Readers — Here you go. This is from a 25-year-old webmaster who lived n New Hope, PA., when he was 17 and this happened. He later moved to Canada, in part as a result of what this incident revealed to him about America:
Dear Free-Range Kids: I actually ran up against zero tolerance when I was in high school. I had carried a pocket knife with me my entire life (nothing scary, just a Swiss Army knife that was great for art projects or cutting cheese to put in my sandwich at lunch, but not much use if I ever wanted to hurt someone). Where I grew up, in Switzerland, we had “nature days” where everyone was instructed to bring a notebook, a pen, and a pocket knife so that they could take plant samples back to class for further study.
Then I moved to the U.S. Once again, I came from a culture where you were made fun of if you forgot your pocket knife on a school trip. Then I entered a post-Columbine/Zero Tolerance hell. I hadn’t used or even removed my knife from my bag while in school, but I did use it to cut a twig on my way home from school one day, and was apparently seen by one of my classmates. The next day, I was called into the principal’s office where my mother and a police officer waited. The police officer padded me down and searched my bag, obviously finding my knife (which was confiscated). He then escorted me and my mother off school grounds and I was told not to come back until the school called.
We waited in limbo for two weeks until we finally received word that I would have a hearing. I did. There were police officers present, as well as the principal and several members of the school board. It was decided that I should not be allowed back onto public school grounds for a full calendar year, but that I would be sent to a special private school for kids with behavioral problems. As for any legal consequences, the school decided not to press charges, but I would have an appointment with a probation officer who would decide what would be on my record and what my punishment would be.
When I went to the probation officer, he took one look at me and said, “You don’t belong here.” (I later found out why when I met some of the other people he saw on a regular basis!) He said that he had reviewed my case and that the school/police’s reaction was not appropriate, however a report had been made and he couldn’t reverse it. He gave me the lightest punishment he could – the incident would be wiped from my permanent record on my 18th birthday, I had to do a certain number of hours of community service, and I had to meet with a social worker once a week. I also had to notify his office ahead of time if I were leaving the state.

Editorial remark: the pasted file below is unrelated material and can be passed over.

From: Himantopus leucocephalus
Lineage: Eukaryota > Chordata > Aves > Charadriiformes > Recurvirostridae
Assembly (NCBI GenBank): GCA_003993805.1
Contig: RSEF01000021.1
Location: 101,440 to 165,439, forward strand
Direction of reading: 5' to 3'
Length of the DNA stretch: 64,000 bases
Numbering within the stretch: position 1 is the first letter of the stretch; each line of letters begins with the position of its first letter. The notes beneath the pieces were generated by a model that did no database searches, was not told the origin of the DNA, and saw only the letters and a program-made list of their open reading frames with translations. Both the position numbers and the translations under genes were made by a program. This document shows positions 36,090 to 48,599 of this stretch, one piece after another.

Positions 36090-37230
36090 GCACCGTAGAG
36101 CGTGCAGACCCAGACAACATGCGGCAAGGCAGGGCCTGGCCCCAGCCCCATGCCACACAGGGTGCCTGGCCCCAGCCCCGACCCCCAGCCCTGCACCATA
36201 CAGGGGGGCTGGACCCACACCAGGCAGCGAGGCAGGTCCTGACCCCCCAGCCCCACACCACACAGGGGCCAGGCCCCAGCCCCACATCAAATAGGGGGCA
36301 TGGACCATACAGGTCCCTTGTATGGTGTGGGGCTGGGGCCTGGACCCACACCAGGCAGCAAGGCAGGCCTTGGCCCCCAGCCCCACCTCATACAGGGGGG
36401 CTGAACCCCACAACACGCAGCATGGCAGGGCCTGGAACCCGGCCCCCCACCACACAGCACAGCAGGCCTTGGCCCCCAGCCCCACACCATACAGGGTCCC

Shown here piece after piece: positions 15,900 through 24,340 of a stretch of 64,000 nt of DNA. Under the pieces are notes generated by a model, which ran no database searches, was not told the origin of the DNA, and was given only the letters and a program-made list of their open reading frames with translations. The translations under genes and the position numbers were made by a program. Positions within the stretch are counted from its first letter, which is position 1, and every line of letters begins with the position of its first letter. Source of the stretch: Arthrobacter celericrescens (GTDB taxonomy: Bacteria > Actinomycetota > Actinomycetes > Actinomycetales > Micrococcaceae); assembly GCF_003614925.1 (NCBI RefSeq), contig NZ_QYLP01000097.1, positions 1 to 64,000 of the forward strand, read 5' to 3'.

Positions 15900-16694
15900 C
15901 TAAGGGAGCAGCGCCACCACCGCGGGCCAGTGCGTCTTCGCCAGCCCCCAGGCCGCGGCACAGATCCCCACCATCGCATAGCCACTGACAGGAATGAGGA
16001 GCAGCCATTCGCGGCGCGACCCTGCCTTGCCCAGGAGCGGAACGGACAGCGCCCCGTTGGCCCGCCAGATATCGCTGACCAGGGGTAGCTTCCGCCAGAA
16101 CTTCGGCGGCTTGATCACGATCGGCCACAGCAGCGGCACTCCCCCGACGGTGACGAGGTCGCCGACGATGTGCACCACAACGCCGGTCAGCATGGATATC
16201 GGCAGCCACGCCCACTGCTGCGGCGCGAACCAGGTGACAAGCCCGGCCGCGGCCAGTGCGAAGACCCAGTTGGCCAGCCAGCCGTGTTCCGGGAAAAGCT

I volunteered regularly anyway, so the community service was no problem. My social worker said I was her “night off” and we just went to the movies once a week on the state dime. The private school I ended up going to was, apart from a couple rough characters, a really cool environment and, as the “trustworthy” student, I got a lot of privileges and responsibilities, including the opportunity of teaching an art class to three autistic 12-year-olds and acting as a teacher’s assistant in other classes.
All along the way, I was told again and again that the school and police’s reaction was completely un-called for. I had made no threats to anyone with my “weapon,” I had not even taken it out on school grounds, and there was a cultural barrier that should have been considered. I had a legitimate reason to carry a pocket knife (which I never got back, by the way). It was just post-Columbine hysteria run amok.
But the truly hurtful part of the whole story is that, about a month before all this started, a boy in my grade got a poor mark on a test and grabbed the first person he saw as he came out of the class (a 15-year-old about half his size) and threw him against a locker. The kid ended up with a broken arm and a lot of bruises. The culprit got a 2-day suspension. So it’s not even that Zero Tolerance is an awful thing that prevents people from using their heads, it also looks only to certain cues and completely ignores kids with real problems who pose a very real physical threat to others around them. No one ever sent this kid to a social worker or a therapist. It was just shrugged off as a “kids will be kids” matter that deserved no more than a slap on the wrist.
The fact that so many of the people who were trying to help me would say, “I would love to make this all go away, but my hands are tied” really scares me. Once you’re caught, there is no possibility of someone saying, “Wait a second, these laws don’t really apply in this case.” All you can do is try to find some wiggle room from within the system.
I think that’s the truest sign of a broken system. — G., in Canada